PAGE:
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Application Performance Using JNI for RFID

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Introduction
Java can be integrated with native programs using an interface called JNI(Java Native Interface). Native programs are programs which can directly run on the processor. JNI is simply a naming and calling convention so that the JVM (Java Virtual Machine) can recognize the symbols exported by the native program. It defines how functions are to be named. Also it defines how to pass different types of data variable between the native code and Java code.

We had to implement RFID in one of our Java application. According to the application demand we choose to use network based RFID scanners. The manufacturer of the scanner supplied us with C++ SDK along with the scanner. Since the SDK is for C++ we wrote a JNI to integrate it with our application.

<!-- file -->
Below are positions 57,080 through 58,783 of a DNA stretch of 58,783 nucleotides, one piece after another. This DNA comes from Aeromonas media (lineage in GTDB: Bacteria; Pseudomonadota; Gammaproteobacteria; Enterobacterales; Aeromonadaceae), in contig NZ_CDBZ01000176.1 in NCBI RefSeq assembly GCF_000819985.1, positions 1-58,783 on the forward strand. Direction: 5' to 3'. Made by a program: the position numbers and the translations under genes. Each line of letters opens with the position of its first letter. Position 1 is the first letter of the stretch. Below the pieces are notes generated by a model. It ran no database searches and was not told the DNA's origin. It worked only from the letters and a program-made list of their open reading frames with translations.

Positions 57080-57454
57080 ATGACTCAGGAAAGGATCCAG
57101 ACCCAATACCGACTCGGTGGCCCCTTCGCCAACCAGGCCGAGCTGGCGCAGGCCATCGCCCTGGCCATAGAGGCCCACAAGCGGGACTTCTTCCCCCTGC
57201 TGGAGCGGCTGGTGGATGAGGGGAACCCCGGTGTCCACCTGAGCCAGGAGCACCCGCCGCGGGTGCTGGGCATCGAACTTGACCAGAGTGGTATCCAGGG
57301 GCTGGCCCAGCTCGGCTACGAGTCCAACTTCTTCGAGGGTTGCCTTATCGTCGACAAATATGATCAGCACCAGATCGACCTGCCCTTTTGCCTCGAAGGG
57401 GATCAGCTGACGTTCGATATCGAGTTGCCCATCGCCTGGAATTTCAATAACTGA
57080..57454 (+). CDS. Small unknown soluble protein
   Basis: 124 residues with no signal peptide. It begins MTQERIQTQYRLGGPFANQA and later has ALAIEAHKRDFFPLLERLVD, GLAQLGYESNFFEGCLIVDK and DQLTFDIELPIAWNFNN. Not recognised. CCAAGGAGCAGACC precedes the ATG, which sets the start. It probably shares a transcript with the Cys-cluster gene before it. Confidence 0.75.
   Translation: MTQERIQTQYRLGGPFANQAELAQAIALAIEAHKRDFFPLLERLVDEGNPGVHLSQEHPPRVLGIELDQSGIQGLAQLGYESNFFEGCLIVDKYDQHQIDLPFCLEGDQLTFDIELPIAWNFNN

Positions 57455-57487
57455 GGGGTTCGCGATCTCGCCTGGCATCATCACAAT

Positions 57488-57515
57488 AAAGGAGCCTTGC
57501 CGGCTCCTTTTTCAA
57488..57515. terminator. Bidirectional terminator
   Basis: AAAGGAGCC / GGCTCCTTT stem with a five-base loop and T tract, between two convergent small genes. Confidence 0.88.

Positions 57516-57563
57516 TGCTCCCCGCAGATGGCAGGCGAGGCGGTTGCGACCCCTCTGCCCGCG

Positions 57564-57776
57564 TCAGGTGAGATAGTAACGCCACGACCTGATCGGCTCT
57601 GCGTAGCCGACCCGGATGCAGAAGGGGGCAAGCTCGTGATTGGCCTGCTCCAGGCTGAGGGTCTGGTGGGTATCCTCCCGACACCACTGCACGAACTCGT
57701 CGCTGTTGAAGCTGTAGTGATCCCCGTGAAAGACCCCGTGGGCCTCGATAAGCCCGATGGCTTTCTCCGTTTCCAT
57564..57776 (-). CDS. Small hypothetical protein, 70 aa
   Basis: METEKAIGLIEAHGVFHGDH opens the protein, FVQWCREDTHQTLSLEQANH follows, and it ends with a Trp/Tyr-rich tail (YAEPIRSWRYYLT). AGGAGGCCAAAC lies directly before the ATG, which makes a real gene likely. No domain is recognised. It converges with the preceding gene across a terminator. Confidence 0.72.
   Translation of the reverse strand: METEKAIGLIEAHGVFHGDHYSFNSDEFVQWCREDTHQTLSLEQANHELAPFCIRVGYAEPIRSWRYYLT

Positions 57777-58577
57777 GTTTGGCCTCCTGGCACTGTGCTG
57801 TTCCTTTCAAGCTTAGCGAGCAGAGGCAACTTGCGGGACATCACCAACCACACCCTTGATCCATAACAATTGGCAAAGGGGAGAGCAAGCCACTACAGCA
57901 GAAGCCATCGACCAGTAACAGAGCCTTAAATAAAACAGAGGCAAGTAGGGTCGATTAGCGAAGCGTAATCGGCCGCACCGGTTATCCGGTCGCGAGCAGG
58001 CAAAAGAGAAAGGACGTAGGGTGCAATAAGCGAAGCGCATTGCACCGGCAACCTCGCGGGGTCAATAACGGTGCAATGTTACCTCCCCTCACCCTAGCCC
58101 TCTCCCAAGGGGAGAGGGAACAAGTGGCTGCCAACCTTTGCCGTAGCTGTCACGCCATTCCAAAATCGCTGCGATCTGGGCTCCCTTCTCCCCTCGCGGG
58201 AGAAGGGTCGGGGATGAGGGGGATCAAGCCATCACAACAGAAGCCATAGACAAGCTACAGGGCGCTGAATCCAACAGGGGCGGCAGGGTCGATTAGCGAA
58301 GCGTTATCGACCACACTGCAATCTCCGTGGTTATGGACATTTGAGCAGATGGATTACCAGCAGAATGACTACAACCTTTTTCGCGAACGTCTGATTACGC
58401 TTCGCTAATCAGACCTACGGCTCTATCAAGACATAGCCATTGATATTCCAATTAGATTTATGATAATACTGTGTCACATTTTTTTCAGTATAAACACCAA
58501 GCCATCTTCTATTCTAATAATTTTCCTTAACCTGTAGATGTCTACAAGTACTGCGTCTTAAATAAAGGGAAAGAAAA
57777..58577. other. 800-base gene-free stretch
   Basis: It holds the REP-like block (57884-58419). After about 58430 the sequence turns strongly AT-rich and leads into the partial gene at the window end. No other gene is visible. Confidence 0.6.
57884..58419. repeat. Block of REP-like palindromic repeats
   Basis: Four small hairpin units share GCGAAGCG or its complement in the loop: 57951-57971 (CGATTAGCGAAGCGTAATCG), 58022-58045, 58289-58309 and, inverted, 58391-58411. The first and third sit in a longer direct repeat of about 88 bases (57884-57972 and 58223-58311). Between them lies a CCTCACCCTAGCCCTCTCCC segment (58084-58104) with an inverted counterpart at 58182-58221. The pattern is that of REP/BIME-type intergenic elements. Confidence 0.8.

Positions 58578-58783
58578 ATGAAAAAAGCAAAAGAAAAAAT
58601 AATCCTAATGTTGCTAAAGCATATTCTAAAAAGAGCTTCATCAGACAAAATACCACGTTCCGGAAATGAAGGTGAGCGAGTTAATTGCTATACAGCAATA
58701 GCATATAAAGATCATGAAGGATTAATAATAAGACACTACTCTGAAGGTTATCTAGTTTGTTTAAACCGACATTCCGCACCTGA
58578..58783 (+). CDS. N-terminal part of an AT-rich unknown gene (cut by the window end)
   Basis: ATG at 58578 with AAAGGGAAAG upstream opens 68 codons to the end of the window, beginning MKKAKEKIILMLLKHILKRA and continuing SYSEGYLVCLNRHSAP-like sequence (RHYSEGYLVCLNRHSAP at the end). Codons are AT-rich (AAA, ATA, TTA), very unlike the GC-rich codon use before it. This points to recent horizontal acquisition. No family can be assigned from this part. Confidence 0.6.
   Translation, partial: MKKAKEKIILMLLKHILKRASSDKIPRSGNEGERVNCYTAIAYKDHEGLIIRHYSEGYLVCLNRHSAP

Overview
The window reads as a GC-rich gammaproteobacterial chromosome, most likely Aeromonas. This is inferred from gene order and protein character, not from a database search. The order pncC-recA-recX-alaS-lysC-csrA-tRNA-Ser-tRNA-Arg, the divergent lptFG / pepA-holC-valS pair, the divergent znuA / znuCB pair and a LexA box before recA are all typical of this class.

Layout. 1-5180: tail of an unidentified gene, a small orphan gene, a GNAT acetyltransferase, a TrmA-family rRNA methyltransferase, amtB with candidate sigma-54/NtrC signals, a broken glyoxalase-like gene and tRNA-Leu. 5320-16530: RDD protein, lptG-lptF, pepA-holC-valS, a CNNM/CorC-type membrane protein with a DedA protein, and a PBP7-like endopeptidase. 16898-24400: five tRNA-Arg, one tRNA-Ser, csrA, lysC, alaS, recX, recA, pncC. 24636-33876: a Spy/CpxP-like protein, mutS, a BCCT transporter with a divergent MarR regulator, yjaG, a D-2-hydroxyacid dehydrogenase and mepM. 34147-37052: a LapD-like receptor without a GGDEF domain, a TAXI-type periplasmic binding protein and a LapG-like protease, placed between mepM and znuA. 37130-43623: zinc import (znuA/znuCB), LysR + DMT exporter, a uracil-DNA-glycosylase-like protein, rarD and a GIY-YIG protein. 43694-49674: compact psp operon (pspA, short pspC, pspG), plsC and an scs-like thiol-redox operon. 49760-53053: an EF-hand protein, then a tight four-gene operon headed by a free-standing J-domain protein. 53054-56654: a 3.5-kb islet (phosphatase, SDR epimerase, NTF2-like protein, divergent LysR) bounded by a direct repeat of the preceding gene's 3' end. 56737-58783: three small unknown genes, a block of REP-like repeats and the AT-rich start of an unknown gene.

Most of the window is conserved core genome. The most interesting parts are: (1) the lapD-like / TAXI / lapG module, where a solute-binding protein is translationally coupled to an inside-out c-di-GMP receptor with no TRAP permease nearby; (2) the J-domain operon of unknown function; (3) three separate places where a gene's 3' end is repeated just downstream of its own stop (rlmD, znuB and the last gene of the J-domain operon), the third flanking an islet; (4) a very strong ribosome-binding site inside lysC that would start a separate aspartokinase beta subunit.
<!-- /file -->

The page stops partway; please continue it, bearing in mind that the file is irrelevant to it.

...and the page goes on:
The Setback
The JNI is written with four functions, Connect_Scanner, Read_RFID, Clear_Buff and Disconnect_Scanner.

Connect_Scanner: This is to connect to the scanner and expects the IP address and Port number from the Java code. On success or failure of the connection this function returns a status code accordingly.

Read_RFID: On a successful connection the Java code spawns a new thread and calls this function in a continuous loop. Internally the C++ code calls a API function provided by the SDK. One of the parameter of the function was a type struct array. When the API function returns the struct array contains all the RFIDs scanned.

Clear_Buff: So that the same RFID is not scanned more than once a buffer temporarily holds all the scanned RFIDs. This function is used to clear this buffer.

Disconnect_Scanner: This function is called to disconnect the scanner from the application.

We found when we called Read_RFID from the Java code it took little more than 4secs to return. Otherwise when we called the function from the native code itself it was just about 1 to 2 milliseconds. The main reason could be because of the way strings are handled in Java vis-à-vis C++.

The Solution

We compiled the native code in to a separate executable and connected the Java application with a local loop socket. The native executable listens on IP 127.0.0.1 and port 100. The Java code makes a socket client connection to the executable. The functions are then called through the socket.    
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